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Morning Sun
  • OKIE IN EXILE: The Eternal Footman

  • I am no prophet — and here’s no great matter; I have seen the moment of my greatness flicker, And I have seen the eternal Footman hold my coat, and snicker, And in short, I was afraid.

    — T.S. Eliot




    Before my next column comes out, I will be 50.

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  • I am no prophet — and here’s no great matter; I have seen the moment of my greatness flicker, And I have seen the eternal Footman hold my coat, and snicker, And in short, I was afraid.
    — T.S. Eliot
    Before my next column comes out, I will be 50.
    Traditionally, we have the threescore and ten.  My socio-economic status promises me more, but--if God wills it--I won’t live to see this in print. We have no guarantees.
    So, as I know nothing for sure, let me say that the next 20 years ought to be special to me.  They are more special to me now than when I was 30 because now I know how fast they can go.
    At 50, I am now the man I am going to be--however disappointing that might be. At 30 I had plans, hopes, and dreams. They didn’t come true, and I am lucky because I was a fool.  I think that the Preacher said in Ecclesiastes that the one thing that the wise man had over the fool was that he could see what was coming. He took cold comfort in that. You see it, but there’s not a thing you can do to stop it.
    You can try to plan for it.
    You can try. A basic part of the planning is the saving of money. The key of saving money is the delay of gratification. You put off to later instead of enjoying now. You save the money for when you need it later.  And this is good.  It is basic. But it can be taken to an extreme.  If you put off later too long, you won’t be the one spending it, and while I have nothing against leaving it to my kids, I think I’d rather spend it on them while I am alive so I can see it.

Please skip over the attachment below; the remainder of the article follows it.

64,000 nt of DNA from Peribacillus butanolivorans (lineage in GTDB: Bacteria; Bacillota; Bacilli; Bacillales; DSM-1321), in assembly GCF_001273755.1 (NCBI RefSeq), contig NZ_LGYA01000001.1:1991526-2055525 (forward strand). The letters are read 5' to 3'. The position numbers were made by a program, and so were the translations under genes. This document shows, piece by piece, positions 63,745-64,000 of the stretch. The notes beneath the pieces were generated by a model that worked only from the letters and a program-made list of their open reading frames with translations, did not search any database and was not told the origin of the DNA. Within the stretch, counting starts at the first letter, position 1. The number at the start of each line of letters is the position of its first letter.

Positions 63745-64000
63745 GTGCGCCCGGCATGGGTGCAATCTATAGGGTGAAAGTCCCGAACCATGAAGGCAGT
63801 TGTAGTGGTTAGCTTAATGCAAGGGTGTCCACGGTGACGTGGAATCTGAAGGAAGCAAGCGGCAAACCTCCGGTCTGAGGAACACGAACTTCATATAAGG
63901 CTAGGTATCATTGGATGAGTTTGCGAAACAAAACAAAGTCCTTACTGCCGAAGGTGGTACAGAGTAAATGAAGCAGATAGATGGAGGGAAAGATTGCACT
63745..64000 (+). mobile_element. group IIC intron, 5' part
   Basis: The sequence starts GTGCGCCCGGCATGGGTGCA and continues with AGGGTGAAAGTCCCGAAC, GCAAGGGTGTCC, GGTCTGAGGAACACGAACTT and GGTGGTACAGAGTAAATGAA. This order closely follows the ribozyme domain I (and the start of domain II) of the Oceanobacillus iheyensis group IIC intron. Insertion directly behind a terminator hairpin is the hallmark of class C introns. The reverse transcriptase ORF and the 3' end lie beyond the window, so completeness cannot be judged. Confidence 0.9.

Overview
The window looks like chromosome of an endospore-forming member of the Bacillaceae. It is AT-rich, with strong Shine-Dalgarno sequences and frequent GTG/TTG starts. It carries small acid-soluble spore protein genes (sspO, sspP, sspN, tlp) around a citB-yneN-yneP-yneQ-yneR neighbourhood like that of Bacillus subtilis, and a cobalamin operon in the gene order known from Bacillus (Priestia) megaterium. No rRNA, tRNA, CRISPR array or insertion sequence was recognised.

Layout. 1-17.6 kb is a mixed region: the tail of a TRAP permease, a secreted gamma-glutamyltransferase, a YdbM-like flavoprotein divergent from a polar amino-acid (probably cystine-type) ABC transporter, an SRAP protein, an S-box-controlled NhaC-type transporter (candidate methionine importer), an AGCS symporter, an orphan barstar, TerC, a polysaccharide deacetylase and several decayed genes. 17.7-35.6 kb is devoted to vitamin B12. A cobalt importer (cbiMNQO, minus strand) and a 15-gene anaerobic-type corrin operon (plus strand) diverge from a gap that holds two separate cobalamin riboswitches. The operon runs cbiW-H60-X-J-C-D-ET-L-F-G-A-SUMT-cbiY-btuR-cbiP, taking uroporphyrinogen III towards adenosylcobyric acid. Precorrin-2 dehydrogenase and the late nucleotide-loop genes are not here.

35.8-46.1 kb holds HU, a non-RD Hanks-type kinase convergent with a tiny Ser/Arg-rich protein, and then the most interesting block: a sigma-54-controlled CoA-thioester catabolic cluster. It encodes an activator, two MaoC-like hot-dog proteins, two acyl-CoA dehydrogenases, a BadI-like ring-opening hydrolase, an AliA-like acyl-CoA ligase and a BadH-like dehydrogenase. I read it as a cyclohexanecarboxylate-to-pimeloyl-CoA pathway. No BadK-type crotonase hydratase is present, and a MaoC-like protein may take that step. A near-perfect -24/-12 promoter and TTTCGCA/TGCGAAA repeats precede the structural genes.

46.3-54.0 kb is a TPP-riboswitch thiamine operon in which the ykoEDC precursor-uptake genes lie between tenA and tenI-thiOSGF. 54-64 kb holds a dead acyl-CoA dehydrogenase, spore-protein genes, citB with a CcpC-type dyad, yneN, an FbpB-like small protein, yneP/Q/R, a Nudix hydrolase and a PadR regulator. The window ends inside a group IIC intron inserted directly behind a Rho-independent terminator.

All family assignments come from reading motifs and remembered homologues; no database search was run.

Call me selfish.
    Waiting too long is a real danger. Time takes a toll on strength and health.  Having money can help; it got Steve Jobs a few more years...a few.  But if you save too long, then you can spend all of it to be sick just a little while longer.
    All of this to say, I need to look for some opportunities over the next 20 years.
    Having read that last sentence, I think--maybe--I’ve gained a little insight on why little red cars and blondes in tiny, little red dresses become so attractive to men who’ve turned 50.  Not that I am planning to head down that path, but it make’s me think of that old Jerry Lee Lewis song Middle Aged Crazy.  The fellow in that song was only 40.
    You look at the life you’ve had and you want to do it all over again, only smarter this time. But that’s not the way it works.  There is no going back.  You run into that angel with the flaming sword that blocks our way back into paradise.  Like Anna Nalick wrote in Breathe “There’s a light at each end of this tunnel / You shout ‘cause you’re just as far in as you’ll ever be out / And these mistakes you’ve made / you’ll just make them again / If you’d only try turning around.”
    Page 2 of 2 - You can get onto Youtube and listen to that and see Anna Nalick at the same time.  She’s a cute little thing. I go there to listen once in awhile. More often though I’ve been going there for T.S. Eliot and Lovesong of J. Alfred Prufrock. He’s not a pretty little thing at all.
    This poem is not an easy. At sixteen, I had no idea what it was about.  I can’t say for sure I do now.  But it’s like the Spanish I’ve been studying lately.  I come back to it and I get more from it than I did before. Eliot sees the end of life ahead as it is. He’s seen the Eternal Footman hold his coat and snicker.
    Yep. That’s about the size of it.  The Eternal Footman snickers. Maybe we ought to do the same.
    Bobby Winters, a native of Harden City, Oklahoma, is Assistant Dean of the College of Arts and Sciences and Professor of Mathematics at Pittsburg State University. He blogs at redneckmath.blogspot.com and okieinexile.blogspot.com. You may contact him at okieinexile@gmail.com.

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